Fishing a new Sierra stream |

Fishing a new Sierra stream

We planned to fly fish on the North Fork of the Stanislaus River on a recent trip to Calaveras County.

Several days prior, the weather delivered snow with lingering cold temperatures, so there was a typical fall feel in the air.

Because one of the anglers in our group was a professional photographer who wanted to get some early-morning photos, the guide agreed to meet us at 7 a.m. in the small town of Arnold, about 20 minutes up the road from Murphys on State Highway 4.

The five of us met our guide, Dan Leichty of White Pine Outfitters, in Arnold. Dan is also a Cortland representative. After introductions and some discussion, we agreed to follow him.

The drive was about 20 to 30 minutes on some winding paved and unpaved roads from Dan’s shop into a deep canyon that held the North Fork of the Stanislaus. My first view of the river was through the trees, many of which were changing colors, as we wound our way down to the river. It was a beautiful-looking freestone stream.

The North Fork of the Stanislaus reminded me quite a bit of the North Fork of the Yuba River, but it appeared to be flowing quite a bit higher. Large boulders were strewn all over the river and I saw some nice pockets and runs as we parked our vehicles.

Dan felt that we were pretty early to start fishing, but since we were there and our photographer wanted some shots, we would oblige him. We strung up rods. Dan recommended caddis imitations in a light color. I began with a tan fly that I use in the Truckee River during the fall with good success.

The stream felt cold as I waded in. The substantial flow made wading much more difficult than I had anticipated. I wished that I had brought my wading staff, which was back at the motel. It would have made fishing much easier and I could have gotten to some of the farther pockets that otherwise could not be reached.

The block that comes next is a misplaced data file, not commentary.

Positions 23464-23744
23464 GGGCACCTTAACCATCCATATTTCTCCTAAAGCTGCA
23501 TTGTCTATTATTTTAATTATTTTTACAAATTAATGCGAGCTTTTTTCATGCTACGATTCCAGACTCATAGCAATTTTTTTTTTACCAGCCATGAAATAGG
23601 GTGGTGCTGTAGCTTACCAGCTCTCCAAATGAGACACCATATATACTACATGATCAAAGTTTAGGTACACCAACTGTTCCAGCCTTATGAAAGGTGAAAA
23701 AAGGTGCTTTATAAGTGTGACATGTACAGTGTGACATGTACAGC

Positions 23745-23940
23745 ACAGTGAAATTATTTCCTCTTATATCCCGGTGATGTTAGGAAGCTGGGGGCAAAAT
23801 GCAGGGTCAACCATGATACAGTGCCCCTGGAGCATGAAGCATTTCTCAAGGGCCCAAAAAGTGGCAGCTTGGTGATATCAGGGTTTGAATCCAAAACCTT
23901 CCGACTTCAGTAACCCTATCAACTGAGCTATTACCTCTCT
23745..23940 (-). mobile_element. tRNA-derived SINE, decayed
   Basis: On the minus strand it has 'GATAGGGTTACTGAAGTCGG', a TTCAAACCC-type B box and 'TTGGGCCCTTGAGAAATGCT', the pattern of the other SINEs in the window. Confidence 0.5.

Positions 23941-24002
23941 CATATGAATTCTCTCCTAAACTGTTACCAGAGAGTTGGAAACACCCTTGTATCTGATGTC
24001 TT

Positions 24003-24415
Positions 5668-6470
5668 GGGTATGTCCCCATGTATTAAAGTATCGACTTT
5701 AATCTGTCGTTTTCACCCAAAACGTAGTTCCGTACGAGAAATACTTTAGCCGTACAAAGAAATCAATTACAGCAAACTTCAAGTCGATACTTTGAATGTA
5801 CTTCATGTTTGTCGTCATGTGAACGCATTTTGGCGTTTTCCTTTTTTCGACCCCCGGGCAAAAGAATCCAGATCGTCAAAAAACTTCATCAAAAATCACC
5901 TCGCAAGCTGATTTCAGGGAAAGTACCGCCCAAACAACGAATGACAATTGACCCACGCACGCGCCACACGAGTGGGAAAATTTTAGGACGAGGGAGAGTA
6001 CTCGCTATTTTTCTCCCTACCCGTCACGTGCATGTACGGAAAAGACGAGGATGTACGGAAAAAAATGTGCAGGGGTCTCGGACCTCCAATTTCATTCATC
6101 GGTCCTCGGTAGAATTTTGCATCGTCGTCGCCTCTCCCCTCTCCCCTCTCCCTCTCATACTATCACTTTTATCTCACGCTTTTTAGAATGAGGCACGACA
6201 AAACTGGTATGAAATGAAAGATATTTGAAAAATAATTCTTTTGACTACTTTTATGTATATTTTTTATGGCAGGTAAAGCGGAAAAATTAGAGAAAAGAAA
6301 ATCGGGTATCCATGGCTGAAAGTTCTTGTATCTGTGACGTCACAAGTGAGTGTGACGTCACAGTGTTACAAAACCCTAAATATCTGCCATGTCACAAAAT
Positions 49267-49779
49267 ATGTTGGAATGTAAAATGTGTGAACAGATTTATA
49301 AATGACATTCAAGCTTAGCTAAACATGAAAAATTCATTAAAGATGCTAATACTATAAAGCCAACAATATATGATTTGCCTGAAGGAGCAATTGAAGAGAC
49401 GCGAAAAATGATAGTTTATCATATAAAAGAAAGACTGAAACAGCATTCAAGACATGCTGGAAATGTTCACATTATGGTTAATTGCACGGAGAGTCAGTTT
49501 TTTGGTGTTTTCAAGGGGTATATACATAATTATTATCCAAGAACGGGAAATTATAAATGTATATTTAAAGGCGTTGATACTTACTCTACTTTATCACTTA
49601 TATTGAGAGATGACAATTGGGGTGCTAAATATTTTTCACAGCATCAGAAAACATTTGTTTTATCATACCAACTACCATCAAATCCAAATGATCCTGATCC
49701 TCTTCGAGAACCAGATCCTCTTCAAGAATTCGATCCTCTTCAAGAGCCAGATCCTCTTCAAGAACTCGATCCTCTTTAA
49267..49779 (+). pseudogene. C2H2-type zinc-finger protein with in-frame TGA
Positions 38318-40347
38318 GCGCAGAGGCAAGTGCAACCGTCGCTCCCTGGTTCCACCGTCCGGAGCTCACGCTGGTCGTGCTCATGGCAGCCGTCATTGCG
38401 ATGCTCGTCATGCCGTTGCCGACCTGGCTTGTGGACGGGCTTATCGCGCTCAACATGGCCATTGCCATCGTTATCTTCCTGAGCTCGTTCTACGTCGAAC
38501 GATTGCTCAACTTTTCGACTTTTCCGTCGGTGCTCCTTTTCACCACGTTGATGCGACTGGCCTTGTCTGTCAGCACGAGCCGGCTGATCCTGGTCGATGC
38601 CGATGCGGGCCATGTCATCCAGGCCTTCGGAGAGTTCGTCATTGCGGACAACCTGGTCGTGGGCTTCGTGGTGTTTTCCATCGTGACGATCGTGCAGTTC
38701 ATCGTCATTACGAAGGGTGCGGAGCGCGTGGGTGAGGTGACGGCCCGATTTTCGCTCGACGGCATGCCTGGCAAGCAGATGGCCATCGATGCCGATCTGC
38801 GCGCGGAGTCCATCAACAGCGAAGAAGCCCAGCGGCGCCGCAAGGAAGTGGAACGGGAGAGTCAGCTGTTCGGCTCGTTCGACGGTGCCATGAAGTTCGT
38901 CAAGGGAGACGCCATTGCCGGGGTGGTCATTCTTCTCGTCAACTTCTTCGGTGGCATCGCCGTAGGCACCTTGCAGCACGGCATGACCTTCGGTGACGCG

The first hour and a half or so, I began nymphing with no indicator. I was trying a line that was new to me and was not having any success. I am pretty sure that I had one take during the early morning hours, but I missed it.

As the morning began to warm, I finally landed my first brown trout ” a nine-inch fish on my tan fly. After landing the fish I noticed that I was suddenly alone. The photographer had gone back to the main party that had the guide.

A little while later I saw one of the other anglers making his way upstream toward me. I walked downstream to talk to him. No one had had much luck because of the cold water. I decided to walk back downstream to locate some of the other anglers and to fish some of the waters that looked promising on my way up.

I stopped at the first pool that the guide had stopped at with one of the beginners in our group. By this time the sun had begun to hit the pool. On about my third cast, I lost what was my third set-up of the morning. I tied on my last tan fly along with a small p.t. nymph.

On about my second cast I hooked a small fish that came unbuttoned as I was bringing it in. About four casts later, I thought that I had hung up on the bottom again, but I looked down in the crystal-clear water to see a fish struggling on the end of my line. This fish looked and felt much better than the previous one.

Unfortunately, it parted company from me when it was only about halfway up from the depths. The good news was that both were hooked on my last tan fly.

After talking with the other anglers, I learned that no one had much luck. So we decided to call it a day.

I decided to ride with two of the anglers who planned to trek up Highway 4 another 30 minutes to take a look at Lake Alpine in Alpine County. We put my gear in their car and headed up there.

We fished for about an hour, hooking several fish that were eating small midges and ants. They were mostly planted rainbows. We did pretty well with the ants, but when I lost my only small ant, my afternoon was finished. Nothing else seemed to work. Fortunately it was time to go anyway.

It was a very enjoyable morning and afternoon and we all agreed that we would have to do it again as we drove back to the motel in Murphys. I had gotten to fish a stream that I had never fished before, the North Fork of the Stanislaus.

Though we did not do well, I attributed that to our early start. Typically, I do not fish real early in the fall. I like to get on the water around 10 a.m. or later, which gives the water a chance to warm a bit. Our guide agreed with that, but the photos that were taken by the photographer apparently were worth the effort.

Bruce Ajari is a Truckee resident and regular fishing columnist for the Sierra Sun and other area newspapers.

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